Tuesday, March 24, 2009

Tundra Swan Trio

Tundra Swans are making their way back to the Arctic regions of the country for the nesting season. I have never seen one of these birds but always seem to hear "you just missed the fifty that were in this swamp an hour ago". There are areas near Lake Erie and Lake Huron where they rest during migration so I decided to drive an hour south west of home to see them. Aylmer Ontario is a small community north of Lake Erie and the swans rest near the grounds of the Ontario Police College each spring. The ponds at the Aylmer Wildlife Management Area are now surrounded by fencing and four viewing platforms have been constructed for the many visitors who come to see them. They even have a wheelchair accessible, enclosed platform that is very close to the pond. Tinted windows keep the birds from seeing the people.

There were about 2000 Tundra Swans here this day, down from a peak of 4000 a couple of days before. The swans are counted each morning and dried corn is put out for them to eat. Unlike the Trumpeter Swans in Burlington, these birds are not endangered in Ontario and are not tagged with big yellow numbers. I took a lot of pictures of these beautiful birds and will undoubtedly feature more in another post.

I chose three birds out of two thousand because they seemed to have special talent, standing out among the crowd. All this picture is missing is the microphone and the band! The band was there in the background and while these swans are not as melodic as the Trumpeter Swans, they do make a real racket.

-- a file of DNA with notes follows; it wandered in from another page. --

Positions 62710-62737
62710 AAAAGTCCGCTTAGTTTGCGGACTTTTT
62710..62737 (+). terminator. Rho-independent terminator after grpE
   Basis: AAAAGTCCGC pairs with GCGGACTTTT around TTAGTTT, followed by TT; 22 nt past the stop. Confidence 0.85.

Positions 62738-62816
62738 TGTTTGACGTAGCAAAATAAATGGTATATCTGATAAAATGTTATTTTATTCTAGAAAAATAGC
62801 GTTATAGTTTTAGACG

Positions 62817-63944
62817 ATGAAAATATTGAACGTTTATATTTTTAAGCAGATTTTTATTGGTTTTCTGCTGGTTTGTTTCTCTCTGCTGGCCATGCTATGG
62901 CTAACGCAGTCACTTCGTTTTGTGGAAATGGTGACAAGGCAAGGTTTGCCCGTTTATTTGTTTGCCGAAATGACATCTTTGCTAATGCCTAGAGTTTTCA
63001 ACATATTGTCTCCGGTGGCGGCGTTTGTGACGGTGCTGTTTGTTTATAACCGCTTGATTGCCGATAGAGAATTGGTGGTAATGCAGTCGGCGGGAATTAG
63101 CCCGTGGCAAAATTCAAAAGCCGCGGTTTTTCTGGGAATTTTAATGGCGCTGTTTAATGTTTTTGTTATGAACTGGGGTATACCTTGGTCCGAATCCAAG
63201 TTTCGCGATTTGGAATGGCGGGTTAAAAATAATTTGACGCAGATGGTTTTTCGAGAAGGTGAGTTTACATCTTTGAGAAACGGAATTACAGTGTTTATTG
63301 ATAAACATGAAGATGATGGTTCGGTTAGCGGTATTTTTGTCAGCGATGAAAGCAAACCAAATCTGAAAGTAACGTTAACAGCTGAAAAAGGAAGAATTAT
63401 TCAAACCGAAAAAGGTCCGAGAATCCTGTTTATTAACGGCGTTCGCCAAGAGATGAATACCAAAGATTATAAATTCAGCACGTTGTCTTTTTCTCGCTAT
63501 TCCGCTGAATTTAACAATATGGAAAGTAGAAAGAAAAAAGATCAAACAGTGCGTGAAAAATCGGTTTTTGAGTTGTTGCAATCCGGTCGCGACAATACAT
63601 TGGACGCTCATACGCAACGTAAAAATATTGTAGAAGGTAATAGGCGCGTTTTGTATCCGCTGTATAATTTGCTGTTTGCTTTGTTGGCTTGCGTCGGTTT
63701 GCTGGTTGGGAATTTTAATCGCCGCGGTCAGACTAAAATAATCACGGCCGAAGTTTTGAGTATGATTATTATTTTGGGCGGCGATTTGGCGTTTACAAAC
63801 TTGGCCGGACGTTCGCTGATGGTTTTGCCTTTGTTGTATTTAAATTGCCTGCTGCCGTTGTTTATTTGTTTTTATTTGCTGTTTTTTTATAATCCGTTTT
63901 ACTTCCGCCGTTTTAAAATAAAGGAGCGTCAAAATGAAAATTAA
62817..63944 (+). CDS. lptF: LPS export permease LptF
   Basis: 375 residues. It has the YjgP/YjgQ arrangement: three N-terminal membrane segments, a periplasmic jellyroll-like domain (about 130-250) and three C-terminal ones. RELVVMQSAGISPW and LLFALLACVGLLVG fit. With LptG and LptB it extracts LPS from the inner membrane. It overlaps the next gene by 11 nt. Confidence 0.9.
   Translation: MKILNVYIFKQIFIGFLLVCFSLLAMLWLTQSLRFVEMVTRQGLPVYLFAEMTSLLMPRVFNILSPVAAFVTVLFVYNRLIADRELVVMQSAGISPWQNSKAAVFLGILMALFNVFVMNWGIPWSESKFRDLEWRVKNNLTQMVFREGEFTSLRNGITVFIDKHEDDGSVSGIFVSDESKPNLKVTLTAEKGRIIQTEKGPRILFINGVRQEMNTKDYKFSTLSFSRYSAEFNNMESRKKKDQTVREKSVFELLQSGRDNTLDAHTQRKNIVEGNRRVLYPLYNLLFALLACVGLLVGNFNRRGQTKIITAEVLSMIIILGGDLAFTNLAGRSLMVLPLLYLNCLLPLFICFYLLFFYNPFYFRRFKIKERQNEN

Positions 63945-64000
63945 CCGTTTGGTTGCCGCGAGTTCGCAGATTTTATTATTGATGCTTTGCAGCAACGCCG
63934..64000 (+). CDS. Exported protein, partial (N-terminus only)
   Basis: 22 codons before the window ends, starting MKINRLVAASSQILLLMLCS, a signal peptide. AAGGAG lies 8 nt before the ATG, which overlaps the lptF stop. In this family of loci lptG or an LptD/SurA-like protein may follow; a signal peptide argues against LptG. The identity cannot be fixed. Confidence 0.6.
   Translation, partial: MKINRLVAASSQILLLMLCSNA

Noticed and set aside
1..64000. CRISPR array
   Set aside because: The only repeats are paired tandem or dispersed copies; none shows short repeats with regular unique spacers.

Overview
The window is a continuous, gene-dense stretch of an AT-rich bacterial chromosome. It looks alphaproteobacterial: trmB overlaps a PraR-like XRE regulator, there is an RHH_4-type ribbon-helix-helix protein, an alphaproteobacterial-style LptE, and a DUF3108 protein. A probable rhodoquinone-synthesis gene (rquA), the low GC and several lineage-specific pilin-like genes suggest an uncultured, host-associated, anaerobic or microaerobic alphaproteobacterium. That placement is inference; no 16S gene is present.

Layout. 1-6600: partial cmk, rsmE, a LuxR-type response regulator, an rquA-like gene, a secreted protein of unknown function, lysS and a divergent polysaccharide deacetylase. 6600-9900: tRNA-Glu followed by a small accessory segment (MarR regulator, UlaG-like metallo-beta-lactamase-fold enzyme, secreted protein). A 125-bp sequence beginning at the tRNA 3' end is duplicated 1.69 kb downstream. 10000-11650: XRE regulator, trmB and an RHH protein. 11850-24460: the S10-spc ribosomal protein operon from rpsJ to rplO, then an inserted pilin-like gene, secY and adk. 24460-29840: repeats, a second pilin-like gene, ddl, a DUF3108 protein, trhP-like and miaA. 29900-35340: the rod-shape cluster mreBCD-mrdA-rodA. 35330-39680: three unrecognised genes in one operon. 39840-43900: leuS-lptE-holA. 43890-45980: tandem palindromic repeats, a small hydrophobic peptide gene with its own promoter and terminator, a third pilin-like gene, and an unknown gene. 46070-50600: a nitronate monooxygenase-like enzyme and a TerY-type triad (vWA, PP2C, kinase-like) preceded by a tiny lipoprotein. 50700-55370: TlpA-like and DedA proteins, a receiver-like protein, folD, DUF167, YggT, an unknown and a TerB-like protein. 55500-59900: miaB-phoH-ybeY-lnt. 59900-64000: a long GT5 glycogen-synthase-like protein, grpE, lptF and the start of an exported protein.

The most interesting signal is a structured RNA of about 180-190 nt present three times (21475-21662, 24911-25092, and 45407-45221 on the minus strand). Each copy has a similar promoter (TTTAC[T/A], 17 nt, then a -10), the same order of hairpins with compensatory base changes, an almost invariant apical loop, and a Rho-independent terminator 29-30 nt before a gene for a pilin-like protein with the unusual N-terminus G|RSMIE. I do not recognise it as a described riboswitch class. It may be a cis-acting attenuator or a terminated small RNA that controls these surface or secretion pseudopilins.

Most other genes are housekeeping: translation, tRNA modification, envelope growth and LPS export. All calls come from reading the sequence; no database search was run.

The ponds will be silent by the first of April except for the Canada Geese that are setting up nests here. I am sure there will be many other birds this season that will make their nests in the swamps and grassland surrounding the ponds;- a good reason to plan a return visit.


  1. Thank you for this link. I am probably too late to get a viewing of the Tundra's, but will venture over there anyway this weekend since it's not that far away (and I didn't even know about it).

  2. Anonymous7:46 am GMT-4

    Wow...you missed 2000 birds by a couple of days. Seeing the 2000 would be something, and so would have the noise. Is there much difference between the Trumpter and Tundra Swan? Is the Tundra somewhat smaller?

    Love the "band" picture...that is too funny. Even in the bird world, there is always a few that have to make themselves stick out in a crowd.

  3. That must have been such a sight. Great photographs and nice summary.

  4. They are very beautiful. I have never seen them before.

  5. Lovely pictures.Spring is such an exciting time of year.

  6. You just reminded me that it's time to go check out the backroad near me. It's one alternate way into town (Leamington) from where I am near Point Pelee, and I never take it, except last year at this time there was a detour. I saw dozens and dozens of sawns in the fields there, and wondered if if was an annual resting spot. If you might make it as far as Leamington, you can email me if you like and I'll tell you where the road and if they are. Need a good telephoto lens though.

  7. What beautiful birds. I'm glad you got to see them, and I enjoyed taking part through the photos. It's fun to take note of the migrations of various species.